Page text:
- NEW YORK (Reuters
Health) - Only a small percentage of new HIV infections among homosexual
men are linked to 'high-risk' unprotected anal sex, researchers report.
This suggests that 'lower-risk' practices, such as unprotected oral sex,
may now be driving the epidemic.
- "It is important to communicate clearly that these
practices are not without risk,'' according to investigators led by Dr.
Eric Vittinghoff of the University of California, San Francisco, and the
San Francisco Department of Public Health. Their findings are published
in the August 1st issue of the American Journal of Epidemiology.
- More than 10,000 new HIV infections continue to be recorded
among US gay and bisexual men every year. Previous studies have identified
unprotected receptive anal intercourse as posing the highest risk for HIV
transmission among gay and bisexual men. Other practices, such as protected
receptive anal sex and unprotected receptive oral sex, are assumed to be
of lower " but not zero " risk.
- Vittinghoff's team examined the sexual histories of 1,583
sexually active homosexual and bisexual men living in San Francisco, Denver,
or Chicago in 1992-1994. All of these men regularly provided the investigators
with detailed reports on the nature and frequency of their sexual contacts.
- Forty-nine of the men seroconverted (became infected
with HIV) over the course of the study period.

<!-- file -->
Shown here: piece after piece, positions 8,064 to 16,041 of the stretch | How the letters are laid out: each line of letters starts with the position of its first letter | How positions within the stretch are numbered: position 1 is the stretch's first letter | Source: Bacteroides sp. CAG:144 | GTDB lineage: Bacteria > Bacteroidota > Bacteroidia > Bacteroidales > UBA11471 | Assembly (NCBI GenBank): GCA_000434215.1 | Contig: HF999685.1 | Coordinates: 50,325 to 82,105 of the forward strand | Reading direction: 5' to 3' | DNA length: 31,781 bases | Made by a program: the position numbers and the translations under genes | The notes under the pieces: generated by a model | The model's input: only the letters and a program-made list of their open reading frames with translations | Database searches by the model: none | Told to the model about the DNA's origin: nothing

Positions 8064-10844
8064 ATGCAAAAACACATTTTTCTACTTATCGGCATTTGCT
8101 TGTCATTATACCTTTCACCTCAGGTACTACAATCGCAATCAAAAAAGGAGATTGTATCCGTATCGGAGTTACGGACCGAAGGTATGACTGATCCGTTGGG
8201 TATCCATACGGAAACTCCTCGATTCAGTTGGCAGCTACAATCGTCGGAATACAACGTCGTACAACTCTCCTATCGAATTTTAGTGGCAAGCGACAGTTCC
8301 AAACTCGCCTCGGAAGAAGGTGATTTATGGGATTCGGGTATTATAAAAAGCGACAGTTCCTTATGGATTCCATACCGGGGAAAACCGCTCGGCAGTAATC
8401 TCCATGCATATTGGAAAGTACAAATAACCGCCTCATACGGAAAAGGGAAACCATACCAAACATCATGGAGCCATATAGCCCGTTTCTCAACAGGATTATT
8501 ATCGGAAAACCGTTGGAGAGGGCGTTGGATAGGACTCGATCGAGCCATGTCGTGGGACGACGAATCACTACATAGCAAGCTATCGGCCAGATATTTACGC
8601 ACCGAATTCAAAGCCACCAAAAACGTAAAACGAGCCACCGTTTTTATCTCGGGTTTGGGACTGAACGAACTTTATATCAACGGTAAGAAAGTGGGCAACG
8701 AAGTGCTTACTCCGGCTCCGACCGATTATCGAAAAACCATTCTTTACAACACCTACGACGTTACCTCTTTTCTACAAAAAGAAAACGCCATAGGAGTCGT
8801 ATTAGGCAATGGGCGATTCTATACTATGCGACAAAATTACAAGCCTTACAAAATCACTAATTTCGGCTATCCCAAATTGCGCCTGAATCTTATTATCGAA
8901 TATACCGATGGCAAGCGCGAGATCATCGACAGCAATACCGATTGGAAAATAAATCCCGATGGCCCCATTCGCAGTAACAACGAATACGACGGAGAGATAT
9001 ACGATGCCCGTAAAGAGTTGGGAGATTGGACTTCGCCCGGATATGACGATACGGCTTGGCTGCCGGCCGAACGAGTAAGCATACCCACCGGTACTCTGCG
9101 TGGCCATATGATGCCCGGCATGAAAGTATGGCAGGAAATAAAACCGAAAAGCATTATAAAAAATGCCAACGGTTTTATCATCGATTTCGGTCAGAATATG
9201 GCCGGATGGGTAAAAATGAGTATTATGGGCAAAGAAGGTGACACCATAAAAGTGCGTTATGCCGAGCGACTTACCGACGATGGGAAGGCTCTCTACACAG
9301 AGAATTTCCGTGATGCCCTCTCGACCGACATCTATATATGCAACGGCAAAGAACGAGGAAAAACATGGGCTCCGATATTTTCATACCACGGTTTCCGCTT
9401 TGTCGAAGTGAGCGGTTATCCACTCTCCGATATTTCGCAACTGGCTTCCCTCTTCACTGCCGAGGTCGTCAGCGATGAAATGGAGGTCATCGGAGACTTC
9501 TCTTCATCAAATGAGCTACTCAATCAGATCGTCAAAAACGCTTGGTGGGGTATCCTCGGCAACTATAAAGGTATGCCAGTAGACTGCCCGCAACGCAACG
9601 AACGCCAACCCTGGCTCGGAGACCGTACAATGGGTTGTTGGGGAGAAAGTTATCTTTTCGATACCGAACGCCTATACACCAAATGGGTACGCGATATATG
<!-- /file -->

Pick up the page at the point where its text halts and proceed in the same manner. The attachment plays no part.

- According to the researchers, "unprotected receptive
anal intercourse accounted for only 15% of all reported sexual activity''
among newly infected men. "Providing that subject reporting was accurate,
this implies that a majority of new infections took place via other types
- Unprotected receptive anal sex remained the riskiest
of sexual contacts among homosexual men, with a per-contact risk for HIV
infection of 0.82% when performed with partners infected with HIV.
- The investigators point out that this risk is double
that of being stuck with a needle used previously by a person infected
with HIV. Furthermore, cumulative risks of infection linked to unprotected
anal sex can increase to very high levels as the number of contacts rise.
"Prevention messages must continue to emphasize the importance of
avoiding this type of contact,'' the authors conclude.
- Other sexual acts carry a lower - but still significant
- risk, according to the researchers. Risks for condom failure mean that
the use of a condom during receptive anal sex reduces per-contact infection
risks to 0.18%, not zero. Unprotected receptive oral sex, as well as protected
and unprotected insertive anal sex, were each associated with a 0.06% per-contact
risk of HIV infection, according to the authors.
- Vittinghoff and colleagues speculate that "as (these)
lower-risk practices become more common, they may play a larger role in
propagating the epidemic.''
- SOURCE: American Journal of Epidemiology 1999;150:306-311.
- From Gordon Tibbles <firstname.lastname@example.org 8-4-99
- The question not being asked, nor being reported upon
is the related medical treatment for parasitic and fungi infestations spread
during anal and oral sex. Which are subsequently treated with antibiotics
to the extent that these infestations no longer respond to the prescriptions.
Many of these individuals also have immune systems ravaged by drug and
alcohol abuse. It is not HIV that causes AIDS. AIDS is the end result
of opportunistic diseases attacking an already weakened system. AIDS is
not a disease, but rather a catchall for a number of debilitating afflictions
arising from the aforementioned activities and treatments.